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Brundu G.,Sardinian Forest Service CFVA RAS | Aksoy N.,Duzce University | Brunel S.,The European and Mediterranean Plant Protection Organization | Elias P.,Slovak University of Agriculture | Fried G.,Laboratoire Of La Sante Des Vegetaux
EPPO Bulletin | Year: 2011

The presence, distribution or abundance of many invasive alien plants is positively correlated with roads, so roads need to be taken into consideration when planning a survey in a poorly studied area. During the two field surveys organized in the framework of the 2nd Workshop on Invasive Plants in the Mediterranean Type Regions of the World, 81 alien species were observed in the investigated area, i.e. 70 neophytes and 11 archeophytes (including 9 doubtful species), with 54 new records for the DAISIE inventory. Three of these species, Acalypha australis, Microstegium vimineum and Polygonum perfoliatum, were recorded near a tea factory, and the import of material for tea processing is expected to have been their pathway of introduction. The results of this survey in the region of Trabzon in North-East Turkey show that roadside surveys are a useful tool for early detection efforts, in compiling and updating national or regional inventories (especially with time and budget constraints). This survey, being organized in the framework of an international workshop, enabled knowledge to be shared between experts in the field, and training of students and researchers. These survey methods could be adapted, improved, and used elsewhere by others seeking to use early detection as part of their overall weed strategy or to gather baseline data on invasive alien plants in a poorly studied area. © 2011 The Authors. Journal compilation © 2011 OEPP/EPPO.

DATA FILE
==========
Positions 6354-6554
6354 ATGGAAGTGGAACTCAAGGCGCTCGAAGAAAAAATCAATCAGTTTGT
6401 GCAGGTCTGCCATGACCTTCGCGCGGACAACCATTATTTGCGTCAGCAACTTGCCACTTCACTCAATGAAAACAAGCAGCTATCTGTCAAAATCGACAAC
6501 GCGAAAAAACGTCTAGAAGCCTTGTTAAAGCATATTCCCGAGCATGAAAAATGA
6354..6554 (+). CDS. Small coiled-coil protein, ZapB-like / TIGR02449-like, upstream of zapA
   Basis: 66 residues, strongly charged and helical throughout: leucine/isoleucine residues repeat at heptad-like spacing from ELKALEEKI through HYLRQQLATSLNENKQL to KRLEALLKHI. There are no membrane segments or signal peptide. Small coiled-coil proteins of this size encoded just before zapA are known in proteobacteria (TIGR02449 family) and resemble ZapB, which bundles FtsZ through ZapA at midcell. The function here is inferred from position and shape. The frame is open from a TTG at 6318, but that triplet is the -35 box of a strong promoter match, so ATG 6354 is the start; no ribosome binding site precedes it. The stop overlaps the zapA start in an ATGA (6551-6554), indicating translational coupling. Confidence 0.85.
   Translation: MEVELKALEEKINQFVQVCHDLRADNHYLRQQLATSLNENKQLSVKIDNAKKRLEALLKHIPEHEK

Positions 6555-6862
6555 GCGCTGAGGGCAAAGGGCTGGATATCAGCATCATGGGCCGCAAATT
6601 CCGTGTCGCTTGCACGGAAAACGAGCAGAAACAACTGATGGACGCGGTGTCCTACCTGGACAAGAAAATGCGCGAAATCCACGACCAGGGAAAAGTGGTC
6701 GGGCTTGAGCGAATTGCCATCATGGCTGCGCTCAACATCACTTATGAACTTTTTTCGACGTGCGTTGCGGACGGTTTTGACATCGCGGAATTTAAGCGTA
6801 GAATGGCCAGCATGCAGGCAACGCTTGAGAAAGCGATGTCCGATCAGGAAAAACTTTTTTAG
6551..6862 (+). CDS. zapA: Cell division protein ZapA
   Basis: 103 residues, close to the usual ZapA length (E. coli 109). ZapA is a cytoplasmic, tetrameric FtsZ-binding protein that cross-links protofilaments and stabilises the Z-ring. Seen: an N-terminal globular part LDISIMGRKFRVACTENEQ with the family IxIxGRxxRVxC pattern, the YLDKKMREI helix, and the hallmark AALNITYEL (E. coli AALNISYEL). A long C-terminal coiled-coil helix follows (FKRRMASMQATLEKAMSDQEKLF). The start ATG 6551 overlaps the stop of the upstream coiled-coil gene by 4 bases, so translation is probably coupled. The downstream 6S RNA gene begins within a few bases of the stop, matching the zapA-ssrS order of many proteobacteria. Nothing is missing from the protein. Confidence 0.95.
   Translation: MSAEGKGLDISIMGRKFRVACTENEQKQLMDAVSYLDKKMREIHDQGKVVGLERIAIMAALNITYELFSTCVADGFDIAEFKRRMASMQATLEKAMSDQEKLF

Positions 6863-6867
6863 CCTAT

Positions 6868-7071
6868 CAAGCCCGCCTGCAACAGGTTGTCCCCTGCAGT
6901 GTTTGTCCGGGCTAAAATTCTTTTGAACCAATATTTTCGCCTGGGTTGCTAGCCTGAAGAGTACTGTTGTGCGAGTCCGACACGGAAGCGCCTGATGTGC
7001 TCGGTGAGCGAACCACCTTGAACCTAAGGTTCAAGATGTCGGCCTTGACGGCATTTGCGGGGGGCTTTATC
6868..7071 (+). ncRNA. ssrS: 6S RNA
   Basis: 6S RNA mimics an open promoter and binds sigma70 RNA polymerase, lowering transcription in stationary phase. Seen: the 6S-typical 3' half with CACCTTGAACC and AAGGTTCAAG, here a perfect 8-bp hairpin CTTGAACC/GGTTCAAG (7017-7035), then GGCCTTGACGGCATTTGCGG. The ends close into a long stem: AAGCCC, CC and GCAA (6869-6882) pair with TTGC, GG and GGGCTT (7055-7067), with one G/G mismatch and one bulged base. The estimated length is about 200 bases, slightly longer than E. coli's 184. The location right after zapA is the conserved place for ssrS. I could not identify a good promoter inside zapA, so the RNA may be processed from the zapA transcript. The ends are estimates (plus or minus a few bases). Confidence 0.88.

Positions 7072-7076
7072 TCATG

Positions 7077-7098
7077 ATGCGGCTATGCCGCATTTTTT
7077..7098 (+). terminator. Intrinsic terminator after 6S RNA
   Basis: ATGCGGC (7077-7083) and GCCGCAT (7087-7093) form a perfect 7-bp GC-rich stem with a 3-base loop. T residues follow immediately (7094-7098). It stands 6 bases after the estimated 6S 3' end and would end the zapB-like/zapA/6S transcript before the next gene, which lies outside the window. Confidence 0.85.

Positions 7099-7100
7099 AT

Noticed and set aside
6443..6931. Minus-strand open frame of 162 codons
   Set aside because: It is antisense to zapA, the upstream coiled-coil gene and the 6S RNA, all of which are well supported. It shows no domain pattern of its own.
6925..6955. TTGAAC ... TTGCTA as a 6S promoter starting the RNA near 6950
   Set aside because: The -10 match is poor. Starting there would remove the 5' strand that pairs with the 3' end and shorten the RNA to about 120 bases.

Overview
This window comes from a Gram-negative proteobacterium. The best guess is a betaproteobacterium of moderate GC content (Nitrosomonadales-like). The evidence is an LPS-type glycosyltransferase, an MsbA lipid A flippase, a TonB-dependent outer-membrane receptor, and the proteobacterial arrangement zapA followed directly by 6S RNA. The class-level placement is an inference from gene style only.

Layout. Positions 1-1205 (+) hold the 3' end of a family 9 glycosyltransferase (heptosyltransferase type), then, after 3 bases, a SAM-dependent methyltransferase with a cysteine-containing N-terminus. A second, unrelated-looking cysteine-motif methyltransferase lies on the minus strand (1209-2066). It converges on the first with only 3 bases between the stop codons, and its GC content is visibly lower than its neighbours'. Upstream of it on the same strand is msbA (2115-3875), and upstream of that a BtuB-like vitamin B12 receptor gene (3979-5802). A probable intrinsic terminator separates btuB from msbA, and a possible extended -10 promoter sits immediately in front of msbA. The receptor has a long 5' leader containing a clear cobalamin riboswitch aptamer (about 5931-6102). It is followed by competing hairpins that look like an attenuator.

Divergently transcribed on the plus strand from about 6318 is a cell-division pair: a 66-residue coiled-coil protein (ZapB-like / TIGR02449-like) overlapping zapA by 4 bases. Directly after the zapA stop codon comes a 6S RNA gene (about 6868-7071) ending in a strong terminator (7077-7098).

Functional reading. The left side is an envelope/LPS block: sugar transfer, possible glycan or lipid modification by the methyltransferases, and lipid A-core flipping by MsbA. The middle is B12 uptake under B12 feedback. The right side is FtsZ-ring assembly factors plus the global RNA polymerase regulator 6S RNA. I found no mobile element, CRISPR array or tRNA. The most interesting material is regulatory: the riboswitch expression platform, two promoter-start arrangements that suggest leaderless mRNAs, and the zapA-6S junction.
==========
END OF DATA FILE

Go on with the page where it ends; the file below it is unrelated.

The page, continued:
Schrader G.,Julius Kuhn Institute | MacLeod A.,UK Environment Agency | Mittinty M.,Queensland University of Technology | Brunel S.,The European and Mediterranean Plant Protection Organization | And 4 more authors.
EPPO Bulletin | Year: 2010

International, regional and national standards for plant health pest risk assessment and examples of their use from countries around the globe were examined together with similar documents from related fields such as animal health, nature conservation and genetically modified organism (GMO) assessment to determine how the consistency of assessing risk, or components of risk, within and between assessments is addressed. A range of approaches was identified that could be adopted and adapted for use in a revised decision support scheme for quarantine pests by the European and Mediterranean Plant Protection Organization (EPPO) to aid consistency. No single scheme contained a mechanism to ensure or guarantee consistency and no single scheme contained all of the approaches identified to maximize consistency. If the approach of using a five division scale to describe individual components that contribute to evaluating the overall pest risk is to be maintained in the EPPO scheme, then the primary needs required in the EPPO scheme to enhance consistency are (i) the provision of examples that describe divisions within the scales, or alternative but equivalent descriptors that allow assessors to distinguish between divisions, and (ii) a mechanism to combine risk elements in a consistent and transparent way. Features that would help inexperienced assessors include a clear structure, clear rating guidance, questions posed unambiguously, provision of standardized answers and an easily applicable method to interpret and summarize risk ratings. Beyond improvements to the EPPO scheme, assessors using the scheme will need training. Providing links to information and suggesting data sources that would help assessors answer questions would also be helpful (this is being addressed in Work Package 1 of PRATIQUE). © 2010 The Authors Journal compilation © 2010 OEPP/EPPO. No claim to original Crown copyright works.

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